Tomato Fruit Turning White? (Reasons & Fixes)

I plant tomatoes almost every year.

I’ve dealt once with tomato fruits that turned white. In this article, I’ll tell you what’s the problem, and what you can do about it.

Why is Tomato Fruit Turning White?

Your tomato fruit might be turning white because of a few reasons, but the most probable one is sunscald. It’s a condition when tomatoes are exposed to the direct rays of the sun for too long.

White tomato fruits are occurring, because the fruits get too much sun, and the weather is dry. However, that’s not the only reason.

Your tomatoes might have the Spotted Wilt virus, Gray Wall, or they’re infected with Stink Bugs.

To find out the exact cause, keep on reading the article.


Sunscald is a condition common to tomatoes when they are exposed to the direct rays of the sun during hot and dry weather. The condition causes pale white or yellowish blotches on the fruit where the sun’s rays are most intense. Sunscald can affect mature tomatoes, but it’s more common on developing fruit.

Sunscald is especially prevalent when maturing fruit suddenly becomes exposed to the direct rays of the sun, often after the removal of foliage, or when there’s a lack of nitrogen.

As the fruit ripens, the affected area may become blistered before it finally turns thin, wrinkly, and paper-like in appearance. At this stage, the fruit becomes more susceptible to secondary fungal problems.

suscald on tomato

Once the sunscald appears, you can’t save the fruit. It’s recommended to remove affected fruits.

The best thing is prevention. To prevent sunscald on other tomato plants, remember to grow tomato plant varieties that have heavy foliage that can protect the fruits from the sun’s rays during intense heat. Also, maintain a level of shade cover over fruit as long as possible.

Spotted Wilt

Tomato spotted wilt virus affects tomatoes and more than 1,000 plant species.

The symptoms include young leaves developing lots of yellow to brown circular spots on the upper side. Drooping leaves make the plant look wilted. Affected plants also have dieback of the growing tips, stunted growth, and leaves that roll upwards or downwards.

Tomato plants that have tomato spotted wilt are either stunted or only grow on one side. Tomato fruits are deformed, and ripen unevenly, with chlorotic concentric blotches and bumps.

Spotted wilt virus is distributed by thrips. They pick up the virus when feeding with their sucking mouthparts on an infected plant. The virus then replicates in the insect body and remains in there for the rest of the insect’s life, transmitting it on an ongoing basis to healthy plants when feeding.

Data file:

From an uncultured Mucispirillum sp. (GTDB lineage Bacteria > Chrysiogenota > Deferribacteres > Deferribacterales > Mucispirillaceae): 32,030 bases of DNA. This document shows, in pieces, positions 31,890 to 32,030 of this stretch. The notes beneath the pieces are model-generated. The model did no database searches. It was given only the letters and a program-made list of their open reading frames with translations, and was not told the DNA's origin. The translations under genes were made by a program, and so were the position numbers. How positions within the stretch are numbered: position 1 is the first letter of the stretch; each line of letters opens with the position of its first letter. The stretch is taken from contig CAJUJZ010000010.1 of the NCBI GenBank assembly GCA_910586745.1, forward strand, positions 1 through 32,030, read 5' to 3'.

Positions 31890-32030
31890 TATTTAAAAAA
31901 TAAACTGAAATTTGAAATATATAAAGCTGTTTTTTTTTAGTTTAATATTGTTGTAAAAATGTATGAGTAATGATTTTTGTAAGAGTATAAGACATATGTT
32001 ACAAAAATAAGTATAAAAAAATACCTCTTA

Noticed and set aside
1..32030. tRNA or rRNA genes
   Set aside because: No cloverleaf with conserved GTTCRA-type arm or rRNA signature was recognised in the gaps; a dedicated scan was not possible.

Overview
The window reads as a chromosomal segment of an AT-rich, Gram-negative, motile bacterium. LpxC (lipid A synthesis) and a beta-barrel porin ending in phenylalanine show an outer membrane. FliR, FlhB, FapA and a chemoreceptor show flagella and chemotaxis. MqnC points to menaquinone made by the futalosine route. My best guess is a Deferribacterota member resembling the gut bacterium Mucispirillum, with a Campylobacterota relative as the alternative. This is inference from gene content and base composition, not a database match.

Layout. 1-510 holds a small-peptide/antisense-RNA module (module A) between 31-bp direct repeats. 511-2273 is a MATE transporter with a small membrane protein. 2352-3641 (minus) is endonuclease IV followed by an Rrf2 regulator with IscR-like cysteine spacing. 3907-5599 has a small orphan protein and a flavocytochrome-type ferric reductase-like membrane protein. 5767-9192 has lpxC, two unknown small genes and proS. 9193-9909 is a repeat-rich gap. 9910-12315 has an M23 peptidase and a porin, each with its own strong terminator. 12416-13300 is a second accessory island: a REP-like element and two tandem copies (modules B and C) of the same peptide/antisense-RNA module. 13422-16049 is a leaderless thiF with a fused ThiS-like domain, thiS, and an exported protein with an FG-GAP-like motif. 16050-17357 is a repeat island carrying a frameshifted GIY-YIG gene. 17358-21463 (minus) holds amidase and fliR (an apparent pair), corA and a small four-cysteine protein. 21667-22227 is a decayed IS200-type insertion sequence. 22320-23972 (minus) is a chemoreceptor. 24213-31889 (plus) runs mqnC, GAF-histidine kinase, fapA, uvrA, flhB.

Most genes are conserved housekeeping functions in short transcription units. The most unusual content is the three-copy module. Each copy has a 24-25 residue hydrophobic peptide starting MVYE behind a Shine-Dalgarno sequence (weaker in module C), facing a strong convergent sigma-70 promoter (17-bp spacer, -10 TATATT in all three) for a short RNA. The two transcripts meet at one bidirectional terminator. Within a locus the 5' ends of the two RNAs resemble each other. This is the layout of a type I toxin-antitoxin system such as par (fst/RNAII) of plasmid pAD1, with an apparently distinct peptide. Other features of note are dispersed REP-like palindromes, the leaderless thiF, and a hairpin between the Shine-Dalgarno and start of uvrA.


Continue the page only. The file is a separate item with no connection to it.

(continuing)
There is nothing you can do to save an infected tomato plant.

Remove an infected plant promptly, to avoid the disease from spreading to other healthy plants. You should also prevent the disease in the future.

First, buy only virus-free seedlings from a reputable nursery. However, you should always inspect the young plants carefully for signs of the disease, as well as thrips.

Second, practice good weed control. Don’t just weed in your garden but also around it to remove any weeds that are potential host plants for both the thrips and virus, such as dandelion, annual sowthistle, chickweed, or buttercup.

Moreover, wash your hands and disinfect tools as you move from infested to non-infested areas to prevent spreading the virus.

Gray Wall

Gray wall on tomatoes, also called blotchy ripening, is a physiological condition associated with environmental factors. The condition affects tomato fruit during the ripening process.

Tomatoes look splotchy, mottled, or unevenly ripened. Outward grayish splotches on tomato surfaces may even collapse inward. The inside of an affected tomato may also have whitish, grayish, yellowish, brownish, or greenish patches.

Gray wall develops most often on green tomatoes.

Factors that contribute to Gray Wall include extreme heat, high humidity, fluctuating temperatures, fog, excessive nitrogen, or overly wet soil.

To prevent Gray Wall, test your soil each year and amend nutrients accordingly. Also, use a balanced tomato fertilizer that doesn’t have excessive nitrogen (buy here on Amazon). A good idea is to plant varieties that are resistant to tomato Gray Wall.

Stink Bugs

Stink bugs are pests that infest tomato plants and destroy fruit. When threatened, these pests expel a repellent odor from their thoracic gland for which they are named.

These bugs are about ½ inch (1.3 cm) long, brown or green color, with a shield-like shape.

These pests insert their snouts underneath tomato skin. The enzyme they leave at the sting point turns that area of the tomato into liquid. The bug then drinks the liquid. Sting points produce dark pinprick marks on the tomato. Discolored areas appear on tomatoes where fluid is removed. They’re often white, yellowish or light green.

You can control these bugs by controlling weeds, hand-picking them, and treating them with insecticide (buy here on Amazon).

Prevention is also important. You should remove as many weeds and unnecessary garden foliage as possible, as Stink Bugs hide in dense foliage. When setting out seedlings in the garden next spring, allow extra space in between tomato plants to give extra circulation.